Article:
Patients with an IEM may present with common symptoms including vomiting, diarrhea, and febrile illness. In these situations, the severity and presence of other symptoms or laboratory abnormalities may suggest the presence of an IEM. Examples of findings that are suggestive of IEM include unusual odors (present in an organic acidemia or MSUD), more severe acidosis or ketosis than would be predicted based on the history or hypoglycemia. Table 79-2lists symptoms associated with IEM. In other cases, patients may present to the ED with severe life-threatening problems including coma, severe acidosis, seizures, cardiomyopathy, or hypoglycemia. Reye syndrome and other causes of altered mental states are reviewed in Chapter 5. The first step in the evaluation for IEM begins in the ED with the physician considering the possibility that one of these conditions is present and responsible for the symptoms and problems.
Presenting Symptoms of IEM and Associated IEM
The second step in the evaluation is to identify which general laboratory testing to perform. This step is critical not only to obtain laboratory data to assist in the diagnosis but also, and potentially of greater immediate importance, to identify special areas requiring treatment. For example, in urea cycle defects, organic acid disorders, and fatty acid oxidation defects, it is important to obtain the blood ammonia level to diagnose hyperammonemia. Definitive diagnosis of one of these disorders typically requires special biochemical diagnostic testing, which is not performed in many hospital laboratories. However, initiating this testing following an ED visit or subsequent hospitalization can greatly facilitate the diagnosis of one of these conditions and assist in the patient’s medical management.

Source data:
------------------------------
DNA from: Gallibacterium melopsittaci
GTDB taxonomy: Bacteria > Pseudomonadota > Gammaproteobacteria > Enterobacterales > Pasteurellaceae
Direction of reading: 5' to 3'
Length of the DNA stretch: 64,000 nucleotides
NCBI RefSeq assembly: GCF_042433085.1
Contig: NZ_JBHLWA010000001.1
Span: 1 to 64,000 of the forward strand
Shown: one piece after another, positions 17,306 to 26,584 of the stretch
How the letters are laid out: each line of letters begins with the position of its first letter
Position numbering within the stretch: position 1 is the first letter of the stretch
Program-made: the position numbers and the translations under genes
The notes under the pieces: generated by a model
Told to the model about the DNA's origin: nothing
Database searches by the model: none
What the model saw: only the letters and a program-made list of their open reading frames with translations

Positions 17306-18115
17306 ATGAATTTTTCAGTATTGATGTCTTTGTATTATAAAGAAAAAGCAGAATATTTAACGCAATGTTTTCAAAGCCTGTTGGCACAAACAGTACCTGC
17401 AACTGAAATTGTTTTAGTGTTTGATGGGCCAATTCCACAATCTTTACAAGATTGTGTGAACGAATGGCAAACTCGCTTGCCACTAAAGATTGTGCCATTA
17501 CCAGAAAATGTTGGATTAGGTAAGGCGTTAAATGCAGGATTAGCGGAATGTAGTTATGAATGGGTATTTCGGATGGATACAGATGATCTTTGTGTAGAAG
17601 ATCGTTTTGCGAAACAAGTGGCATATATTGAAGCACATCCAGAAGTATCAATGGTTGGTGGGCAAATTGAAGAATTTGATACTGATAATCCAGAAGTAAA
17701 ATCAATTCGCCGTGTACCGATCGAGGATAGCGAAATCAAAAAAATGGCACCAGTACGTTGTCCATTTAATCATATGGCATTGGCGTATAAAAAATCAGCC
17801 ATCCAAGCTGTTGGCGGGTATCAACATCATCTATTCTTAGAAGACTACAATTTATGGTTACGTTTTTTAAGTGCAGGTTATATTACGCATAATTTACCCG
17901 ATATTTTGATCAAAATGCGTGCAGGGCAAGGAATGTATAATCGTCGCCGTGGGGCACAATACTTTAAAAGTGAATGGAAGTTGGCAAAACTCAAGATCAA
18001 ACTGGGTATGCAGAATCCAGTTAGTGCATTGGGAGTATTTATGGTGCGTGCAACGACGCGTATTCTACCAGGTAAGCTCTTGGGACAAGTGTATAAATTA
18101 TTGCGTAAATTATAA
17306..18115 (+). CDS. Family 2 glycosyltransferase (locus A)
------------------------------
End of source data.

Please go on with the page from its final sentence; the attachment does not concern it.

General laboratory testing can assist in determining if an IEM is present. Table 79-3 lists some of the general laboratory testing performed in this clinical setting. Testing performed in most situations would include glucose levels, evaluation of acid/base status, urine analysis including urine ketones, complete blood count, and evaluation of renal and liver functions. Additional testing may be indicated. For example, lactate level to assess for lactic acidosis and ammonia level for hyperammonemia is indicated in cases of acidosis or altered mental status, respectively. If evidence of myopathy, muscle weakness, or myalgia is present, especially with an elevation in AST/ALT, obtain a creatine kinase (CK) level to evaluate for a myopathic process and rhabdomyolysis. Elevated CK is present in some fatty acid oxidation deficiencies (FAOD).1,2,7,8 The presence of blood on urinalysis with normal urine RBC count in this setting may be indicative of myoglobinuria. Blood myoglobin levels can be obtained in some hospital laboratories to evaluate this finding further.